INTERNATIONAL INTERVENTION - 2018/9
Module code: POLM033
The module will examine, from both a theoretical and a practical perspective, the different kinds of international intervention in response to poverty, humanitarian crisis, abuses of human rights, state failure, and armed conflict. Following a general introduction to the topic, students will research and present a number of case studies from the post-colonial and post-Cold War periods and the group will examine strengths and weaknesses of different approaches. The different forms of intervention studied will include development and humanitarian assistance; peace-making, peace-keeping, and peace-building; use of international legal institutions and processes; and coercive military intervention to secure regime change.
KITCHEN NJ Dr (Politics)
Number of Credits: 15
ECTS Credits: 7.5
Framework: FHEQ Level 7
JACs code: L240
Module cap (Maximum number of students): N/A
Prerequisites / Co-requisites
We begin by introducing students to the concept and practice of international intervention, mapping the relevant ground in the period from 1945-2005. Early discussion focuses on the need to incorporate a range of variables into our analysis, including events, institutions, actors and norms. Students are then introduced to the case study approach to be applied in later classes and assessment. Case studies are selected to form a representative sample of interventions in both the Cold War and post-Cold War period. They include Biafra 1967-70, India-East Pakistan 1971, Northern Iraq 1991-2002, Afghanistan 2001-9. Emphasis is placed, however, on the application of theoretical material in order to understand what has been learned about intervention in the period under study.
At key intervals, lectures explore theoretical arguments surrounding intervention and include a focus on the moral and legal aspects of intervention and how it is interpreted in the international arena. Early seminars therefore require students to engage in critical analysis of the literature and to consider aspects of international law
|Assessment type||Unit of assessment||Weighting|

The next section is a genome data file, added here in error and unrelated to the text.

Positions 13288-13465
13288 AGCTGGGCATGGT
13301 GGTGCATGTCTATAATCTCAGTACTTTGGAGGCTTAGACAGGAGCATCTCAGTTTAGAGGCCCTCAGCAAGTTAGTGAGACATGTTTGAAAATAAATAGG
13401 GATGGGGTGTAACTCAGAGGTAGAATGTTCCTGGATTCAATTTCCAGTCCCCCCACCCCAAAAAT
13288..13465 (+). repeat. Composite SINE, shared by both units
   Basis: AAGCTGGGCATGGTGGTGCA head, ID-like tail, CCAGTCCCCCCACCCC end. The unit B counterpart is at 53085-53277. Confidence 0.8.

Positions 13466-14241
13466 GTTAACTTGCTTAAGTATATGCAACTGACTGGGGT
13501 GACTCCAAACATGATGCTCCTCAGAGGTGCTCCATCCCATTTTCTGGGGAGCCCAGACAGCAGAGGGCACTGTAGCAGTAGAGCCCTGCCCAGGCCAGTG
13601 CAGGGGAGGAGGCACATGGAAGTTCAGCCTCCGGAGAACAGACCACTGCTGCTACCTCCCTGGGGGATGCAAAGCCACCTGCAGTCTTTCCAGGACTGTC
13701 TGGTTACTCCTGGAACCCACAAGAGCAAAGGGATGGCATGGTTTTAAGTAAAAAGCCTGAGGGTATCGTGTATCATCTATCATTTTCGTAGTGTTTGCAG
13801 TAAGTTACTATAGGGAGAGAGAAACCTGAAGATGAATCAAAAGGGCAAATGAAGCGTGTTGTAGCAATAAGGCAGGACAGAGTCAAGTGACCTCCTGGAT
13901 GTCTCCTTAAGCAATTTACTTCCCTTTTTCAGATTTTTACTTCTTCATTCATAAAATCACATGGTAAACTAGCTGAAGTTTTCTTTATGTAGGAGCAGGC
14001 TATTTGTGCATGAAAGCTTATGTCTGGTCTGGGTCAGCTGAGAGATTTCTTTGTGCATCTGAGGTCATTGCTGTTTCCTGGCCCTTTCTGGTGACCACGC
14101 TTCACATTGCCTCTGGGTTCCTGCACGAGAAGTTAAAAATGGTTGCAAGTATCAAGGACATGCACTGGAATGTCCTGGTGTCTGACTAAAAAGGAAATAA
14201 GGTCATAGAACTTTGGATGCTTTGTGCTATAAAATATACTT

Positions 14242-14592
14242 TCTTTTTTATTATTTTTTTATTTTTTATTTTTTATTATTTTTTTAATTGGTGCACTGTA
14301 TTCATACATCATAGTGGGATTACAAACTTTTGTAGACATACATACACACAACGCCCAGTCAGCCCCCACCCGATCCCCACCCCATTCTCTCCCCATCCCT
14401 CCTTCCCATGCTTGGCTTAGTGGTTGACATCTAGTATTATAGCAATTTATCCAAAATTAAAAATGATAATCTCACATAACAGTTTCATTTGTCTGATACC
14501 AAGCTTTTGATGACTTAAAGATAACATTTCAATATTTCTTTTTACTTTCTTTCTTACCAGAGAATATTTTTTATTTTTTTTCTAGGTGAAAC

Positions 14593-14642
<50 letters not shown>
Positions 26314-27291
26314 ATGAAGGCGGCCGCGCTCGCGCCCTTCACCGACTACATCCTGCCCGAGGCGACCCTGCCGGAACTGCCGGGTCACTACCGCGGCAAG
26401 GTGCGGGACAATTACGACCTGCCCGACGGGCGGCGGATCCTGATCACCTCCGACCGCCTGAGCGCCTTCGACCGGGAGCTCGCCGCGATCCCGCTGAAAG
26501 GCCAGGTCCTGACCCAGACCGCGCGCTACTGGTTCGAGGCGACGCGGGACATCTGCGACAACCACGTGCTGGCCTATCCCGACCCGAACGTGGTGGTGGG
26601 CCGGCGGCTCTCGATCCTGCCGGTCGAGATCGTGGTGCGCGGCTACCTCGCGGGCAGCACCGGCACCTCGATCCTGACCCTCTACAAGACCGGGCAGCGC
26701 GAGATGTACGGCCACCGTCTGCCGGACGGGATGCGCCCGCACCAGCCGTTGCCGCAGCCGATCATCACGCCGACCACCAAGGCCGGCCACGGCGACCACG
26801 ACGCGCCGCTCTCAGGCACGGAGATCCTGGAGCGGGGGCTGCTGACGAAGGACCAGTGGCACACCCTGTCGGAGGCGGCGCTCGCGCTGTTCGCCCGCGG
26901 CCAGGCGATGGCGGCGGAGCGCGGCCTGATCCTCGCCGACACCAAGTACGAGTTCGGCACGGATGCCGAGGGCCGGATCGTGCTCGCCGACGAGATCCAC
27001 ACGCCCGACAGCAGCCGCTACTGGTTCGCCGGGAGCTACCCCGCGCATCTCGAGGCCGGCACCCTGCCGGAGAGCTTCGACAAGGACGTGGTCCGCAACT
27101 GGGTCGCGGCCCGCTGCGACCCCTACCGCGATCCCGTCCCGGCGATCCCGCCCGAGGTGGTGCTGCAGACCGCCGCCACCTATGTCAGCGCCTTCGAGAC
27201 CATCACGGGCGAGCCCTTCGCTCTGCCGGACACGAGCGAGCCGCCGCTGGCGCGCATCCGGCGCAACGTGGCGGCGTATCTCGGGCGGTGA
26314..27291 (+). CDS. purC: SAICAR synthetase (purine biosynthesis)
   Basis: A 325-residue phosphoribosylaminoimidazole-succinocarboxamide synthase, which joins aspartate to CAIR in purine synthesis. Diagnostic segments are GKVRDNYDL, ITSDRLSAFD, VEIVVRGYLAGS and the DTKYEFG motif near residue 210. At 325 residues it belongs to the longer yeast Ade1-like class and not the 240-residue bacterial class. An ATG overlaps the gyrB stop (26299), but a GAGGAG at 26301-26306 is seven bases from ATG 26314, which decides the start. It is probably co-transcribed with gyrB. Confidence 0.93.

|Coursework||CASE STUDY PLAN (1,000 WORDS)||20|
|Coursework||CASE STUDY (3,000 WORDS)||80|
The assessment strategy is designed to provide students with the opportunity to demonstrate knowledge of theoretical arguments surrounding intervention, including the moral and legal aspects of intervention and how it is interpreted in the international arena. For this reason students will choose and research on a case study throughout the course. This can include cases discussed in class as well as other cases. Students are to discuss their case study choice as well as research questions with the lecturer. They will first finish an outline (20% of the final mark), which will provides the possibility to receive feedback on initial research. Upon this feedback students will then write up the case study (80% of the final mark). This assessment pattern enables students to analyse and critique a case of intervention in more depth and to make evident their ability to conduct research and construct a reasoned argument. Hence the assessment strategy is closely aligned to the module aims and learning outcomes as specified above.
- To introduce students to the underpinning concepts and competing understandings of intervention
- To identify those factors that lead to interventionist action
- Develop students’ ability to deliver a critical analysis of those factors that shape international intervention in situations of conflict, state collapse, humanitarian and human rights emergencies.
- To apply students’ theoretical knowledge to case studies and to examine the fit between the two.
|001||Knowledge of key concepts and theoretical understandings of intervention||K|
|002||Excellent knowledge of key cases of intervention, including wider contextual issues||K|
|003||Ability to reflect critically upon the evolution of policy and analysis of international intervention||KC|
|004||Capacity to formulate a case study through independent research, applying theoretical frameworks to empirical evidence.||KCPT|
|005||Develop research, writing and debating skills.||PT|
C - Cognitive/analytical
K - Subject knowledge
T - Transferable skills
P - Professional/Practical skills
Overall student workload
Independent Study Hours: 128
Lecture Hours: 11
Seminar Hours: 11
Methods of Teaching / Learning
Lectures, seminars, enquiry based learning, presentations, group exercises
Indicated Lecture Hours (which may also include seminars, tutorials, workshops and other contact time) are approximate and may include in-class tests where one or more of these are an assessment on the module. In-class tests are scheduled/organised separately to taught content and will be published on to student personal timetables, where they apply to taken modules, as soon as they are finalised by central administration. This will usually be after the initial publication of the teaching timetable for the relevant semester.
Reading list for INTERNATIONAL INTERVENTION : http://aspire.surrey.ac.uk/modules/polm033
Programmes this module appears in
|International Relations MSc||1||Optional||A weighted aggregate mark of 50% is required to pass the module|
|International Relations (International Intervention) MSc||1||Compulsory||A weighted aggregate mark of 50% is required to pass the module|
|Public Affairs MPA||1||Optional||A weighted aggregate mark of 50% is required to pass the module|
Please note that the information detailed within this record is accurate at the time of publishing and may be subject to change. This record contains information for the most up to date version of the programme / module for the 2018/9 academic year.